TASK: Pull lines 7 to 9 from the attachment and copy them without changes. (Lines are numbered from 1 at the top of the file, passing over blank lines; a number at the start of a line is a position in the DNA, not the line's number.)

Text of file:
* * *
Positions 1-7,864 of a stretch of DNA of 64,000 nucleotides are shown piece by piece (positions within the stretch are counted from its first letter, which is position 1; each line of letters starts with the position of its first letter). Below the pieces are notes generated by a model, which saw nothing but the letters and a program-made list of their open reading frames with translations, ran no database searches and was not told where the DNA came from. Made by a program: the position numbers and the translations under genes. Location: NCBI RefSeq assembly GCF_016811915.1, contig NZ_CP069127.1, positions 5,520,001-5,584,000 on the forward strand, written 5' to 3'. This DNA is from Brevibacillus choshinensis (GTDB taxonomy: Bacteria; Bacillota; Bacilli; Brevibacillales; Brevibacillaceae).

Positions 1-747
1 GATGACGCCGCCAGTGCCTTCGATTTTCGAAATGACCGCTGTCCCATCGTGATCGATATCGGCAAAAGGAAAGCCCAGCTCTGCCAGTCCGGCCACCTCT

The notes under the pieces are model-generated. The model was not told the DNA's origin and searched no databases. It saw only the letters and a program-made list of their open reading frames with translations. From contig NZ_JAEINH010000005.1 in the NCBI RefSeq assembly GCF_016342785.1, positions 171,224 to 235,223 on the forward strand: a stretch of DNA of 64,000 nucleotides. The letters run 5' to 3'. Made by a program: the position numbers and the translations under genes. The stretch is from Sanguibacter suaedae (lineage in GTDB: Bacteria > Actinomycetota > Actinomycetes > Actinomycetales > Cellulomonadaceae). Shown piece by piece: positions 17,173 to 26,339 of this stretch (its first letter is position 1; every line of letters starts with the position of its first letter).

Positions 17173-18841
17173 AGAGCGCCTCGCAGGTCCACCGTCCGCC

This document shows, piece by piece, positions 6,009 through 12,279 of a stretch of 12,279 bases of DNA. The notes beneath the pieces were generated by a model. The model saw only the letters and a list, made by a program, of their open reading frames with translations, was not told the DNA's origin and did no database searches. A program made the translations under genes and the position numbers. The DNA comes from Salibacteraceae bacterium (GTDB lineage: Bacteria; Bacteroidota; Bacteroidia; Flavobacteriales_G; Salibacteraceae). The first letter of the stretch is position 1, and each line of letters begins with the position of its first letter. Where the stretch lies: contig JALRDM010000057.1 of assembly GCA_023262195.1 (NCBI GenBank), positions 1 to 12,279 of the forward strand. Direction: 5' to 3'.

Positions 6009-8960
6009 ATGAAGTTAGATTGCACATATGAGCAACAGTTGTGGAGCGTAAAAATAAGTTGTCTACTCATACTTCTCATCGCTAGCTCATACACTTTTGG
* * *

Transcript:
This document shows, piece by piece, positions 6,009 through 12,279 of a stretch of 12,279 bases of DNA. The notes beneath the pieces were generated by a model. The model saw only the letters and a list, made by a program, of their open reading frames with translations, was not told the DNA's origin and did no database searches. A program made the translations under genes and the position numbers. The DNA comes from Salibacteraceae bacterium (GTDB lineage: Bacteria; Bacteroidota; Bacteroidia; Flavobacteriales_G; Salibacteraceae). The first letter of the stretch is position 1, and each line of letters begins with the position of its first letter. Where the stretch lies: contig JALRDM010000057.1 of assembly GCA_023262195.1 (NCBI GenBank), positions 1 to 12,279 of the forward strand. Direction: 5' to 3'.

Positions 6009-8960
6009 ATGAAGTTAGATTGCACATATGAGCAACAGTTGTGGAGCGTAAAAATAAGTTGTCTACTCATACTTCTCATCGCTAGCTCATACACTTTTGG